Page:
The Catholic-evangelical alliance discussed above may be experiencing some strains due to emerging divisions in the pro-life movement.
World magazine (Jan. 17) says that new drugs and techniques “threaten to blur the line between contraception and abortion — and in the process, perhaps, split evangelicals from their Catholic allies in the fight for the unborn.” Medical advances that allow women to take a pill or use a device to prevent a pregnancy shortly after intercourse are bringing the Catholic critique against contraception to the surface in pro-life circles.
Until now, Catholic and evangelical activists have agreed to put aside their differences over contraception for the sake of fighting abortion. While some think the new abortion technologies will lead evangelicals to rethink their position in favor of contraception (a phenomenon that is happening among some evangelicals), others believe there will be new divisions among pro-life activists. The key to preserving the alliance may be to emphasize educational and counseling programs that try to persuade women against making the abortion choice early-on, write Roy Maynard and Bob Jones IV.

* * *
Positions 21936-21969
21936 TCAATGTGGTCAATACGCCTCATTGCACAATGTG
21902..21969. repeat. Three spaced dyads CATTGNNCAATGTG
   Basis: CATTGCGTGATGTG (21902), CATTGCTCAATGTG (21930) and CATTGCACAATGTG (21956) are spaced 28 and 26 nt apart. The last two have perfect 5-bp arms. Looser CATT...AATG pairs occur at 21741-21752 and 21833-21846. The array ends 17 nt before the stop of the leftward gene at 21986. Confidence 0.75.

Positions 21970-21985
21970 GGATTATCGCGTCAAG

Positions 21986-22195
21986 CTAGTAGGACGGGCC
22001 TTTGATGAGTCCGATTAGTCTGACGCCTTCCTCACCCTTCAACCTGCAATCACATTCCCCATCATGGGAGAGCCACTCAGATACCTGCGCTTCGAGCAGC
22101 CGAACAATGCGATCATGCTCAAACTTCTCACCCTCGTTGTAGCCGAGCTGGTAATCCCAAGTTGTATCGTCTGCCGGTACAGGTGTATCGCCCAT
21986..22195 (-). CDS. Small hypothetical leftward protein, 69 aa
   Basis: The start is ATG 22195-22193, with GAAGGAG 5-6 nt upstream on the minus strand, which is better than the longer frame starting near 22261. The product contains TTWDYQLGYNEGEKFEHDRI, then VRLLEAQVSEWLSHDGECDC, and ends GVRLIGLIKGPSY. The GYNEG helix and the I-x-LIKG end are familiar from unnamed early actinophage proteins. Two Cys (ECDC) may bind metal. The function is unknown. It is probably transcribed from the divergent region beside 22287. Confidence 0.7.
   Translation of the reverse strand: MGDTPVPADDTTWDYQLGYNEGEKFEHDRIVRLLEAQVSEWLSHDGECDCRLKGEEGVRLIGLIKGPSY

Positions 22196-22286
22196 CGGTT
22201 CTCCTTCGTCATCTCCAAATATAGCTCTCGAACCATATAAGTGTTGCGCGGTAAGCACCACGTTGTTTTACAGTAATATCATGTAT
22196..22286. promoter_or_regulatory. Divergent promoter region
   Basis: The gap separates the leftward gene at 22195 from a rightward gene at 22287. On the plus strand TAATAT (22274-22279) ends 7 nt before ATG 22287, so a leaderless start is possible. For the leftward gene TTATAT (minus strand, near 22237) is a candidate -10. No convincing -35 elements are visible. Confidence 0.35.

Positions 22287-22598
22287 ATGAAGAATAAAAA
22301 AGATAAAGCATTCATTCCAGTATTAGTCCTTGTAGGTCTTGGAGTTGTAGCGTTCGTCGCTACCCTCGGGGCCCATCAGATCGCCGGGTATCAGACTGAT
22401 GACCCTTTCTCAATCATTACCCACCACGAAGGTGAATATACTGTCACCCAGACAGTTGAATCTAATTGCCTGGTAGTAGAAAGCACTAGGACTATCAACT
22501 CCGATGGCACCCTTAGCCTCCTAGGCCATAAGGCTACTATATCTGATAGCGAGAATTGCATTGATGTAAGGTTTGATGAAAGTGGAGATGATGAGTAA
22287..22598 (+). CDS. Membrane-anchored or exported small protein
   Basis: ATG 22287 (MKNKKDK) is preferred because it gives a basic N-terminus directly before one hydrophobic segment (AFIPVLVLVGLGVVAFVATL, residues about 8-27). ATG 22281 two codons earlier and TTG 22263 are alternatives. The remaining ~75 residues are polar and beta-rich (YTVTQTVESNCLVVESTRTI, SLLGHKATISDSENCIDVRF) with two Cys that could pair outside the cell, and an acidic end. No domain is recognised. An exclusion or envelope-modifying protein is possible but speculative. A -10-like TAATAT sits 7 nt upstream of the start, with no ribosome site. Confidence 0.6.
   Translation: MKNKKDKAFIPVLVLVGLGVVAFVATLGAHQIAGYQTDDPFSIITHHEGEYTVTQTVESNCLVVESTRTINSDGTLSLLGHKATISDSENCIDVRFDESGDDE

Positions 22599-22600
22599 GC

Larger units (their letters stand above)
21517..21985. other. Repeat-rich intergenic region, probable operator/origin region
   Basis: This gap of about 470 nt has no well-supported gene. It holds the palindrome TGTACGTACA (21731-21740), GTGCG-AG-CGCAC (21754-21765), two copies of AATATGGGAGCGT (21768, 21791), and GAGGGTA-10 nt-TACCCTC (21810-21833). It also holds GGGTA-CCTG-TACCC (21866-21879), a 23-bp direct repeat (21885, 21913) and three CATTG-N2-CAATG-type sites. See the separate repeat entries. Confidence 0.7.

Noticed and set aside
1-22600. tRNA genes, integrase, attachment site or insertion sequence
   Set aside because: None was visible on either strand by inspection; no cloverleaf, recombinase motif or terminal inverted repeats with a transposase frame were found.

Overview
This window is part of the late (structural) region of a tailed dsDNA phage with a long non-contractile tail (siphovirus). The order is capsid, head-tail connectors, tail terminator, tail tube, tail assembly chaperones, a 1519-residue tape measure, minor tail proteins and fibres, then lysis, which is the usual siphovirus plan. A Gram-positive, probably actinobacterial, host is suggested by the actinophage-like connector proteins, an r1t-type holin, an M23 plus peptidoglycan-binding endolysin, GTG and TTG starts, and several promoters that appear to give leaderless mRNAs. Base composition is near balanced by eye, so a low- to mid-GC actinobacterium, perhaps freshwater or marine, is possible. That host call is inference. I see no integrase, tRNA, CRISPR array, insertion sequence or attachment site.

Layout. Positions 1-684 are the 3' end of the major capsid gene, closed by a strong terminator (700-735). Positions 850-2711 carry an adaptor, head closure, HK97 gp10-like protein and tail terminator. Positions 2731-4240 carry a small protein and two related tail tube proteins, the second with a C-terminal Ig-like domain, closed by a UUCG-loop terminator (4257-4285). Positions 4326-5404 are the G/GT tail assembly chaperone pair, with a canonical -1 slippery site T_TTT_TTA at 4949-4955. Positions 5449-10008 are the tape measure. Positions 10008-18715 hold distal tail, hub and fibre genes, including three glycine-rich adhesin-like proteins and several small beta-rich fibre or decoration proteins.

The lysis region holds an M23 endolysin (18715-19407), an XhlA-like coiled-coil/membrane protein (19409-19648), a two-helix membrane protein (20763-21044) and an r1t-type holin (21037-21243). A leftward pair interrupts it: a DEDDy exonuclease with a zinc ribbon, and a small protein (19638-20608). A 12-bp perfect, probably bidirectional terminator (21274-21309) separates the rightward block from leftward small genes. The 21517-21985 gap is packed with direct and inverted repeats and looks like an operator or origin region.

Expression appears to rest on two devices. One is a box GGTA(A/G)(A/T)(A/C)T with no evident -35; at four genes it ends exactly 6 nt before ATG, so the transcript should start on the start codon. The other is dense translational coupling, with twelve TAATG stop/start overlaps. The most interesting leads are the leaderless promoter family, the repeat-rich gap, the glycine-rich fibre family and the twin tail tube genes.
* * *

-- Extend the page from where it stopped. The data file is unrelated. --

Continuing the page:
A recent study of seminarians, however, suggests that future pastors of conservative Protestant churches will share with their Catholic counterparts a general opposition to family planning measures. Christopher Ellison and Patricia Goodson surveyed 635 seminary students from mainline and conservative evangelical schools and found significantly less support of family planning, including using or advocating the use of contraceptives (although there was not a complete opposition to contraception for married couples), according to the study published in the Journal for the Scientific Study of Religion (December).
A belief in biblical inerrancy and a resulting literal interpretation of God’s command in the book of Genesis to “be fruitful and multiply,” were found to be key predictors for such opposition.
(World, P.O. Box 2330, Asheville, NC 28802; Journal for the Scientific Study of Religion, 1365 Stone Hall, Sociology Dept., Purdue University, West Lafayette, IN 47907-1365)